People in Poker

Awards were given in 2009 for poker accomplishments, as John Phan took CardPlayer and Bluff Player of the Year honors for his 2008 poker achievements. Bertrand Grospellier won big at the European Poker Awards for his stellar 2008. Jeff Lisandro took WSOP Player of the Year, and Grospellier took the honors for the WPT Season 7. But no greater honor was received than that of the induction into the Poker Hall of Fame, a distinction that was bestowed upon poker ambassador Mike Sexton. His years as a promoter of the game, charity-driven player, commentator, and entrepreneur garnered him the sole 2009 spot in the Hall of Fame.

Several poker players made their way into mainstream media fame, most notably Annie Duke for her role on the Donald Trump NBC show, The Celebrity Apprentice. She competed intensely in order to raise money for Refugees International and garnered many hundreds of thousands of dollars for it, though she lost the finale of the show to trash-talker Joan Rivers. Tiffany Michelle and Maria Ho also made a splash by appearing on the CBS reality show, The Amazing Race, and they made a serious run but were finally eliminated with only several teams left to compete. And the summer months saw the debut of a new show on G4TV called 2 Months, 2 Million, which focused on the lives of four online poker players - Brian Roberts, Emil Patel, Jay Rosencrantz, and Dani Stern - during the WSOP months as they attempted to win $2 million through poker endeavors. And the very end of the year saw Vanessa Rousso jump onto the E! Entertainment Network as part of a guest panel on a show called Bank of Hollywood.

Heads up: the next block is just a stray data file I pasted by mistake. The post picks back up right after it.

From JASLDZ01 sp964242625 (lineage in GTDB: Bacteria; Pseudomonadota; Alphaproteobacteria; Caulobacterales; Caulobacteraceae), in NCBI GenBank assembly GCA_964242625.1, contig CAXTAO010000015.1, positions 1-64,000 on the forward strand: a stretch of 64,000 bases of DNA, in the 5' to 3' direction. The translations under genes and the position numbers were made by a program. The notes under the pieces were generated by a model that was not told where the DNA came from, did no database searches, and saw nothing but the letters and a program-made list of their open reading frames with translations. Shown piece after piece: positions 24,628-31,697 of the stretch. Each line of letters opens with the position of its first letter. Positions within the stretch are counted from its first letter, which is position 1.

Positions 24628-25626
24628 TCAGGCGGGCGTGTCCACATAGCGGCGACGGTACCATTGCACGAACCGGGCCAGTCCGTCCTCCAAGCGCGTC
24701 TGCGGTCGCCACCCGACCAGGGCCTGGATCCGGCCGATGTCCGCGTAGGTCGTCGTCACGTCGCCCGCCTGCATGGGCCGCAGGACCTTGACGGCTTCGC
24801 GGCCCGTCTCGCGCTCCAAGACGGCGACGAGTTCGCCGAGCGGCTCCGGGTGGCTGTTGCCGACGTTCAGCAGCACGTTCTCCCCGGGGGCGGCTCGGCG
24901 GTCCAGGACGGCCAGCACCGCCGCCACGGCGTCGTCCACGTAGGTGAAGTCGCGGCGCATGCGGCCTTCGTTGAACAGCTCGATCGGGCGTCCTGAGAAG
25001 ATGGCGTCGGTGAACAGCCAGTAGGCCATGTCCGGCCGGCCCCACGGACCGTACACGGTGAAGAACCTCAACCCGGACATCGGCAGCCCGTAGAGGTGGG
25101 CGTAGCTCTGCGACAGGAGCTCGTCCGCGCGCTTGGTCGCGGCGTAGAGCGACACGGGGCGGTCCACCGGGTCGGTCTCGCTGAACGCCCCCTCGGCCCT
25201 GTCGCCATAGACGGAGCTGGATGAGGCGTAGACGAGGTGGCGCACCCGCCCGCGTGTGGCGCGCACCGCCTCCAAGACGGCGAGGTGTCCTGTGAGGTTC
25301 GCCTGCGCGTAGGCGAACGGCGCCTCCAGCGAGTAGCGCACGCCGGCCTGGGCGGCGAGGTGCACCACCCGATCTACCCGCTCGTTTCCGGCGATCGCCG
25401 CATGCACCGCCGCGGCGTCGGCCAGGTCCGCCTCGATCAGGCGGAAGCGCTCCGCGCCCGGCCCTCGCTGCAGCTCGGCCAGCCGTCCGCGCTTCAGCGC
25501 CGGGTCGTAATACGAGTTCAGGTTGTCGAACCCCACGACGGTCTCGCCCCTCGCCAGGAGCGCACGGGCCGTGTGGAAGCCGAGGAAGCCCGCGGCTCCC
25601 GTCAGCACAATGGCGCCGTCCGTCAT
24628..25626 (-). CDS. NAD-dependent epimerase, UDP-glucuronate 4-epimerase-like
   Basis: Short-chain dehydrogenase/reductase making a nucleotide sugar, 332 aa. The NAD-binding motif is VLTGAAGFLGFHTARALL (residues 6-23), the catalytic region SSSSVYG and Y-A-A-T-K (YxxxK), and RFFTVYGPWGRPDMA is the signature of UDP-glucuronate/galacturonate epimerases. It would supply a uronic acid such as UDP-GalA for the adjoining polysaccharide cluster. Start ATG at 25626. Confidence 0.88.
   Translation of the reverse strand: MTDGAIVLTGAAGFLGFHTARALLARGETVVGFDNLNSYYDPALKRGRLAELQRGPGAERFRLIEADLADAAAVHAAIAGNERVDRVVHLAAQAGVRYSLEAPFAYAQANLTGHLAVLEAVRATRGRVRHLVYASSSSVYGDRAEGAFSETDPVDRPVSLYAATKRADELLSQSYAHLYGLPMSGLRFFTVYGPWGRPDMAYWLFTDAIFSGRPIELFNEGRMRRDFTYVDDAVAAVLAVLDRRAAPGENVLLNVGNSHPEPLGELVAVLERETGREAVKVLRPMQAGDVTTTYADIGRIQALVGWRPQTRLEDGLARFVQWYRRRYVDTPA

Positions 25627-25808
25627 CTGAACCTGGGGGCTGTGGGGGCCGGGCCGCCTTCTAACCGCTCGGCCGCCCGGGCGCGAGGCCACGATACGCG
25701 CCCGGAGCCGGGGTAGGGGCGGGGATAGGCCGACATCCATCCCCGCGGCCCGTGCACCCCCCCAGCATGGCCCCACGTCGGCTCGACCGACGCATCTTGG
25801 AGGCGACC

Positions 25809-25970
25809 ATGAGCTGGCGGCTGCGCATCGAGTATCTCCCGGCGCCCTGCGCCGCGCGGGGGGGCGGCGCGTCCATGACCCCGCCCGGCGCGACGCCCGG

Poker game show-type productions were also a story of the year. Face the Ace was a Full Tilt Poker-sponsored show on NBC that featured Steve Shirripa as its host and gave contestants the opportunity to play against poker pros to win up to $1 million. The PokerStars Million Dollar Challenge on Fox featured Daniel Negreanu and also allowed contestants to compete for $1 million. And the aforementioned Mike Sexton was pegged to host a poker-themed show called Shuffle Up and Deal, set to tentatively debut in 2010.

One of the most influential people in the poker industry, WSOP Commissioner Jeffrey Pollack, stepped down from his position just after the WSOP November Nine final table, and the poker industry took note of the positive effects on the WSOP and how the future may suffer without his presence.

Other departures from the poker industry were on the saddest of terms. Casey Reese, the 20-year old son of recently deceased poker legend Chip Reese, died of a prescription drug overdose. Long-time poker writer Lee Munzer died from cancer at the age of 66. Las Vegas legend Bob Stupak died of leukemia at 67-years old. And PokerListings founder Andreas Oscarsson was murdered in his Sweden home under very suspicious and mysterious circumstances that are still being investigated.